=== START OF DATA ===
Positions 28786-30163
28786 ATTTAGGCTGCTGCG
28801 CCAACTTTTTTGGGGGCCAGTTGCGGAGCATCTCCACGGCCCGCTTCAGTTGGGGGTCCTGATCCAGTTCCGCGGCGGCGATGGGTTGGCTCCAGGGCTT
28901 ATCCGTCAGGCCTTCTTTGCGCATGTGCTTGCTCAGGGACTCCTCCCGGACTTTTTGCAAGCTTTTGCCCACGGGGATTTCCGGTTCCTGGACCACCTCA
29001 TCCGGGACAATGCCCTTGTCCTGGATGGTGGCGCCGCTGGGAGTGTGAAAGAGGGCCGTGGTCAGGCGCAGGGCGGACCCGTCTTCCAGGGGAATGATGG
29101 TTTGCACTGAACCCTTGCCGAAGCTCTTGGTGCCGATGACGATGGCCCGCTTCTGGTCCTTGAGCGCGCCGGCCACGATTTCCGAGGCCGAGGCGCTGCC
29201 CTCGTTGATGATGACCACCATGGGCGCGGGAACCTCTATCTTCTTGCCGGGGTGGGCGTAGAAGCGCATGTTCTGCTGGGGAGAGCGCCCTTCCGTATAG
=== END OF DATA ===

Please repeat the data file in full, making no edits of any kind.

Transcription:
Positions 28786-30163
28786 ATTTAGGCTGCTGCG
28801 CCAACTTTTTTGGGGGCCAGTTGCGGAGCATCTCCACGGCCCGCTTCAGTTGGGGGTCCTGATCCAGTTCCGCGGCGGCGATGGGTTGGCTCCAGGGCTT
28901 ATCCGTCAGGCCTTCTTTGCGCATGTGCTTGCTCAGGGACTCCTCCCGGACTTTTTGCAAGCTTTTGCCCACGGGGATTTCCGGTTCCTGGACCACCTCA
29001 TCCGGGACAATGCCCTTGTCCTGGATGGTGGCGCCGCTGGGAGTGTGAAAGAGGGCCGTGGTCAGGCGCAGGGCGGACCCGTCTTCCAGGGGAATGATGG
29101 TTTGCACTGAACCCTTGCCGAAGCTCTTGGTGCCGATGACGATGGCCCGCTTCTGGTCCTTGAGCGCGCCGGCCACGATTTCCGAGGCCGAGGCGCTGCC
29201 CTCGTTGATGATGACCACCATGGGCGCGGGAACCTCTATCTTCTTGCCGGGGTGGGCGTAGAAGCGCATGTTCTGCTGGGGAGAGCGCCCTTCCGTATAG